Tucson Daily Citizen from Tucson, Arizona on May 1, 1963 · Page 24
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Tucson Daily Citizen from Tucson, Arizona · Page 24

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Tucson, Arizona
Issue Date:
Wednesday, May 1, 1963
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Page 24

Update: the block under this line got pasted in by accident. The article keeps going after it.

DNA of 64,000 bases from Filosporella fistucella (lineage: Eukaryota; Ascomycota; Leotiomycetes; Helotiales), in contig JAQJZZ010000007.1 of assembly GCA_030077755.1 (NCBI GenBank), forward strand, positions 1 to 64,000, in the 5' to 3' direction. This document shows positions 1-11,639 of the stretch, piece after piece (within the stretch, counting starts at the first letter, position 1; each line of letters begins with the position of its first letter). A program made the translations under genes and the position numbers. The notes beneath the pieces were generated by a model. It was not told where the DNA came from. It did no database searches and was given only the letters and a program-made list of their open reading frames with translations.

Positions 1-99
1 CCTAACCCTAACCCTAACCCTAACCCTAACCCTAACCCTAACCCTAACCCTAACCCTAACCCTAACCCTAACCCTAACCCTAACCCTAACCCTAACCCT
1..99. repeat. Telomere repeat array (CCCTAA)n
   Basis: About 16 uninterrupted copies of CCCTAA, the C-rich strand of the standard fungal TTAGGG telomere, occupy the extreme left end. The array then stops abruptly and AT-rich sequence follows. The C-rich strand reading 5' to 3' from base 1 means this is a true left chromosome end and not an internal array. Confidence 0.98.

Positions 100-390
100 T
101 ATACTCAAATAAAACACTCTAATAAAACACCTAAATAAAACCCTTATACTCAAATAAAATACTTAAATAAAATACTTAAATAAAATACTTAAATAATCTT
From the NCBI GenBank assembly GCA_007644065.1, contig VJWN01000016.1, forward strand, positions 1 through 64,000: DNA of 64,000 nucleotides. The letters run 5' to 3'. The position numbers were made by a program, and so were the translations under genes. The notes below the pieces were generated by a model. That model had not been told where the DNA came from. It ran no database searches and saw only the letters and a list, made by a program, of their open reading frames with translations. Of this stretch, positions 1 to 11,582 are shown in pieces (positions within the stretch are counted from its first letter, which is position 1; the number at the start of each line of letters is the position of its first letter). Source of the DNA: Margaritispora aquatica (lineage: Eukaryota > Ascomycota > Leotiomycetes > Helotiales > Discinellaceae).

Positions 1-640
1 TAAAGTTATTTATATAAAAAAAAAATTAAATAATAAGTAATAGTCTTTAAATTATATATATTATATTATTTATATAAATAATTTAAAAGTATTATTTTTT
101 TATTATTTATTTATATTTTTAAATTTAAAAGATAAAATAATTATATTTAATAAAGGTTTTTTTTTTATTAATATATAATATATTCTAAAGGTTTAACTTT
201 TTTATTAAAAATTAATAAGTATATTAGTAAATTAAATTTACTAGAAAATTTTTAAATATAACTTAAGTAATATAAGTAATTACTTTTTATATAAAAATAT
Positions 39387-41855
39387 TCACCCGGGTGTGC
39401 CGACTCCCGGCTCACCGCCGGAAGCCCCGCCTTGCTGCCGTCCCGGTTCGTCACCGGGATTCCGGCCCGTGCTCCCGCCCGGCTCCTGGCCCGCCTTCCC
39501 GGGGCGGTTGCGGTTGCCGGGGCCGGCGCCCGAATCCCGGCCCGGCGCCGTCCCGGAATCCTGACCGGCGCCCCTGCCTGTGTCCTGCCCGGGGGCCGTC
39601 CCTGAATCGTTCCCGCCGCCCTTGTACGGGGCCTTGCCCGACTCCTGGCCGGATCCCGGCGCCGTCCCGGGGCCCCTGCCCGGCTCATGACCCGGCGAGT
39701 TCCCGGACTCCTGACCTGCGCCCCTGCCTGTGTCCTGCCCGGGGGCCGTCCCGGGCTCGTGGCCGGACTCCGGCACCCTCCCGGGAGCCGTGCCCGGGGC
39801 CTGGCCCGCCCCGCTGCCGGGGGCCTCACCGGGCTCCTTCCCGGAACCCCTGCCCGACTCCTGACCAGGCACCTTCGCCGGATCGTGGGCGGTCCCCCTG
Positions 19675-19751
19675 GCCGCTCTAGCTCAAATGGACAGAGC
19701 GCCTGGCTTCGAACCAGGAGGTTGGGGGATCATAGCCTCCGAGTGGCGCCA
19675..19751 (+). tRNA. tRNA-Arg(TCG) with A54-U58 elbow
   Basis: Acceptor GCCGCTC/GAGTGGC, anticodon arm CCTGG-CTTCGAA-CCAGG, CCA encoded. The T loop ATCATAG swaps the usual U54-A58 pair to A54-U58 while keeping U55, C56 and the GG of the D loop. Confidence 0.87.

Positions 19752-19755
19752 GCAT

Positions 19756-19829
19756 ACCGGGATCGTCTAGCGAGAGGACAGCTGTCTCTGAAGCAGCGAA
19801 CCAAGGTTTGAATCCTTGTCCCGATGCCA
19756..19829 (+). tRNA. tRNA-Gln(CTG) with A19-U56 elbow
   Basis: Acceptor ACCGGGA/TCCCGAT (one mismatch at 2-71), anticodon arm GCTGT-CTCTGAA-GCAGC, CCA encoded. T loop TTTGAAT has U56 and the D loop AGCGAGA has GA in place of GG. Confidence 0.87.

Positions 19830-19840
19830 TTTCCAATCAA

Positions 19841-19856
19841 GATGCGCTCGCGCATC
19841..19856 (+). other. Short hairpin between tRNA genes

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PAGE T U C S O N D A I L Y C I T I Z E N WEDNESDAY EVENING, MAY I,, 1943 CROSSWORD PUZZLE 1 -JUi -- MCoi. 15 Tree 16 Ala M* 17 SofaemJ *· ·£ 46 ButtOHUDMCl i m 47 YncaUK ladkns. 4R Mu ia the upper income bracket*. J6 "For - going to ·tarry Ymn-Yttm *» Cwuno* JITW S M Tkknhu*. 57 Fr«*r«at ointment, SB Turn to me tide. «0 Portico. «1 Tolstoi beroiae. « Ankle bottea. 63 Displacement suits. 64 Asian " _ 27K*ad, in Spw. 29 Stole #f artiatiaa. J3 Ward *«. · . *4 AflenMM, it SMIM. cWaetex. JT D» 40 Vefl-faww* DOWN feeramci, 2 Forbidding. 1 Siort JBstraaeB* til eempositioa. 4 Part of * golf . crane. 5 Pot ·£ the **Mt ·ceae. « Jfenble SOM, want, Ntral K*to 8 She: Spa. 9 Celebrated portrait ISA ee*. Choke ·£. Ljfikees: L«t 13 Hexfcu'c rm*, 22 Pother. 23 Feast. 25 Where tie B*«M Hirer' 27 SumiB 28 Use, 29 Party treat. 30 1,400-raik river into the Caspiam. SL Garment for casual WMF: 2 ·words. 32 Biblical mountain., 34 Spanish btijj, 36 Founder .of a state 38 One of tfa*. League*. 39 Dickens heroine, 41 Colombian city. 42 Outfit for the youngest, 44 Singing atac. 45 Damage. 47 Legendary long, 48 Before the (w « cotnrao* seaman) · 49 Break --. (eefer forcibly). 50 Celebrity. 51 Zola, heroine. 52 Cartoonist Pete* 54 Being: Lat. 55 Actuate. 59 Pale. CARE, UNDERSTANDING State Hospital, Mental Illness Now Just A Memory For Elizabeth Elizabeth Jones isn't the patient's real name, but she's a very real person. Two weeks after her 30th birthday, and five months after she'd been admitted as a patient, she was excited about leaving the State Hospital in Phoenix. She was scared, too. She knew her family in Tucson was concerned about whether she could get along all right, once she was home again. She didn't want to worry them any more. THEY'D WORRIED enough about her ever since she went to pieces in the office, threw papers all over the floor, and started sobbing. The office manager had taken her home, a shouting bundle of rage until she subsided into uncontrolled sobbing. Her family doctor had arranged for her to go to Arizona State Hospital for treatment. There wasn't enough money to pay for a private hospital. Now she was going home. Her father and mother drove to Phoenix and picked her up. Elizabeth was so happy she fought to hold back her tears. Her mother couldn't help crying. On the way home, fear rode in the car, along with hope. IN LESS THAN a week, Elizabeth had followed hospital instructions and checked into the Southern Arizona Mental Health Center's outpatient clinic, on Norris Ave. at E. 6th St. It is an outgrowth of the first part-time clinic in Arizona for patients conditionally discharged from the hospital. It was started and supported for three years by the Pima County Association for Mental Health. Elizabeth was interviewed, given a regular appointment schedule for future visits, and also received a prescription for medicine she was to take regularly, at least for a time. A cheerful visitor called on her soon after her return and invited her to join the Friendship Club. This is an organization of volunteers interested in the problems of the mentally ill and of former patients. It is one of the projects of the Pima County Association for M e n t a l Health. ELIZABETH LEARNED to square dance at classes given by a volunteer at Friendship Hall of the Catalina Methodist Church. She attended monthly potlucks and parties of Friendship Club at the home of a volunteer member of the Mental Health Association. Elizabeth Jones is fine now. She has regained old friends, made new friends, and she has her old job back. Her employer understands that mental illness, like other illnesses, can happen to anyone. The rate of recovery, when treatment is prompt and adequate, is one of the highest of all illnesses, according to Dr. William Menninger of the famed Menninger Clinic in Topeka, Kan. ·Elizabeth's employer understood about mental illness because he has attended two of the five annual leadership laboratories held in Phoenix. He also was one of the more than 100 representatives of business firms in Tucson attending the 1962 Human Relations Workshop in Tucson. DURING MENTAL Health Week, which began Sunday, the Pima County Mental Health Association is asking for contributions to support its local activities. Its 1963 campaign, approved by the Tucson Fund Raising Review Board, is now in prog Electric Stimulation Of Brain Found Pleasant By Science Service WASHINGTON -- Electrical stimulation of the brain may be as pleasant for human beings as it is for rats. Of their own accord, rats will press a lever to stimulate various brain regions with electrical charges. Humans will do the same, a team of Tulane University school of medicine physicians has found. Several areas of the human brain respond favorably to brief electrical stimulation, tests on a 35-year-old male have shown. The man--a chronic schizophrenic, hospitalized without improvement for the past nine years -- pressed levers and buttons to maintain a pleasant level of electrical brain stimulation. The patient continually pressed the switch that would give him a low, "rewarding" ress. Donations to the campaign may be taken or mailed to the Association's office at 1809 E. Broadway. level of stimulation rather than a higher, unpleasant or "aversive" level, the investi- gators reported. He also had a tendency to keep pushing a lever that would give him no stimulation whatsoever, they said, and often had to be told to stop. Intracranial self - stimulation, as the self-shock'system is called, is expected to aid study and treatment of human behavior disorders. Some therapeutic benefits already have been shown, Drs. M. P. Bishop, S. Thomas Elder and Robert G. Heath reported in Science, journal of trje^Anier- ican Association for'the Advancement of Science here v GRUNEWALD * ADAMS PAYS CASH FOR OLD JEWELRY Over many years (5runewald Adam* has been purchasing jewelry from individuals and estates. We maintain a constant search for diamonds and other precious gems. Convert your old or unused jewelry into immediata eesh. Downtown store only. GRUNEWALD ADAMS *O EAST CONGRESS STREET'TUCSON Remedial Reading Course Offered This Summer Training for children with reading problems will be offered during a sumer session, June 10 through July 19, at the Remedial Education Center, 3301 E. Seneca St. Classes will be limited to Resuscitator Invented For Newly Born JOHANNESBURG, South Africa -- (JPl -- Old-fashioned bottom smacks to start newly born babies breathing may be on the way out. A Johannesburg anesthetist has invented a small hand- operated resuscitator which pumps the amount of air needed to inflate babies' lungs for the first time. The doctor perfected the new air pump in conjunction with the department of obstetrics and gynecology at Witwatersrand University. The pump consists of a rubber bulb, a small plastic barrel and two valves to regulate the flow of air or oxygen. It can be used with a face piece or a tube into the windpipe. The pump is described as being so foolproof it can safely be used by people trained in first aid, such as ambulance drivers. three children, affording a maximum of specialized training. In addition, children will be encouraged to read books in their free time. Mrs. Helen C. Wright, director of the school, said today that children with reading problems often attempt to read books too difficult for them to comprehend. Under supervision of the center's summer session, children will be encouraged to choose interesting books on their own reading level. Individual tutoring in reading and other fields, such as spelling, grammar and composition, also will be available at the Center. Currently the center is working with a small evening group of adults, helping them increase their reading proficiency. YESTERDAY'S ANSWER .*-'- is (ENTIRE MONTH OF MAY) Unusual Opportunity to Save on All New 1963 Quality Brands. Many One-of-a-Kind Floor Demonstrator Models at Greatly Reduced Prices. Take advantage of these savings. Stereo Components--Speakers--Turntables--Tape Recorders--Kits -- Radios -- TV -- Phonographs -Amplifier! -- Tuners -- Receivers -- Cabinets, etc. Sale Ends May 31st--Positively! THE ** SOUND \ SHOP Audio Specialist's Tucson's QUALITY High-Fidelity Center 4659 E. Broadway at Swan Rd. y?,?W',?r"- ·,, '»*·£,/,;'//. ,, '-'t./^ £·? , - ,, i ' ) , ^,v r "" - f ^ - t s t V ?"· r 1 Corcair Idonza CZw5 Coupe Who needs muscles ? Do you know how easy it is to take a corner with a Corvair op park one? Turn this newspaper sideways and it will give you a pretty good idea. The wheel handles just about that easily. The Corvair's engine is in the rear, you see, for not only greater traction but more balanced weight distribution. And that's what makes the steering so completely effortless. The engine is air cooled, too. No radiator. No water or antifreeze. No boiling over or freezing up to worry about. It takes the weather and the terrain as it comes. AT YOUR CHEVROLET DEALER'S So think about those trips to the beach this summer, thosd bright sunny days and balmy moonlit nights. And besides, looking at it from a very practical point of view, it's Trade 'N' Travel time right now at your Chevrolet dealer's. He's got some beautiful buys. But you had better hurry before somebody muscles in ahead of you. Spring's here. Summer's coming fast. And with thesa sporty good-looking Corvairs selling the way they are, he who hesitates will want to kick himself. .'-','·' v; I'i ^ . : '-.-n '?/ (4 · - ' ' | - I j .; · . · . : · . ' · ! · ! . ! [i :; '* '-'V !-'·'-' 'i \ ·.,.,' i.;;» ;.1 t'i :UE; ,'· n .) H O'RIELLY MOTOR COMPANY, INC. 415 N. SIXTH AVE. TUCSON MA 2-6651 PARK AT 22nd ST.